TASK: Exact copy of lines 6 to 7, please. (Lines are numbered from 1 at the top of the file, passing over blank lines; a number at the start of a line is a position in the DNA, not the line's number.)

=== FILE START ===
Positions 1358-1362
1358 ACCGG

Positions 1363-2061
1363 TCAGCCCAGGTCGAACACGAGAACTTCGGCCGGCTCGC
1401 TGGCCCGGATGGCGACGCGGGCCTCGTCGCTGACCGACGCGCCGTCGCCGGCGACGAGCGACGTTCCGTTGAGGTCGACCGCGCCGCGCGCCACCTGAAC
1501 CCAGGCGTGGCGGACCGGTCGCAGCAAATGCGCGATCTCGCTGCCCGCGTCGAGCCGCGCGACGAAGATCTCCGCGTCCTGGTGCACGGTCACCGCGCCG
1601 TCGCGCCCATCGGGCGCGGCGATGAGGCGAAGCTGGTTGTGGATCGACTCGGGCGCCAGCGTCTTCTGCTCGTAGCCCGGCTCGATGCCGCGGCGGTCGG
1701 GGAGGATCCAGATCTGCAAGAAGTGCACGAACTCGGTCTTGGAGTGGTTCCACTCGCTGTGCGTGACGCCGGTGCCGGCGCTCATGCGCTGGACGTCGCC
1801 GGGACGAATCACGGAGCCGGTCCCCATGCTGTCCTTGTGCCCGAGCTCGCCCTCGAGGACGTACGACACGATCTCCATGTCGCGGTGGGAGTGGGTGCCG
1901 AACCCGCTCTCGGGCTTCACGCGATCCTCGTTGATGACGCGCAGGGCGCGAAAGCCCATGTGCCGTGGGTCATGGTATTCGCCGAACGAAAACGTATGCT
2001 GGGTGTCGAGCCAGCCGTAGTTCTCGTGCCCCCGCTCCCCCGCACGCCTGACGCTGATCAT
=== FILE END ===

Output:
1501 CCAGGCGTGGCGGACCGGTCGCAGCAAATGCGCGATCTCGCTGCCCGCGTCGAGCCGCGCGACGAAGATCTCCGCGTCCTGGTGCACGGTCACCGCGCCG
1601 TCGCGCCCATCGGGCGCGGCGATGAGGCGAAGCTGGTTGTGGATCGACTCGGGCGCCAGCGTCTTCTGCTCGTAGCCCGGCTCGATGCCGCGGCGGTCGG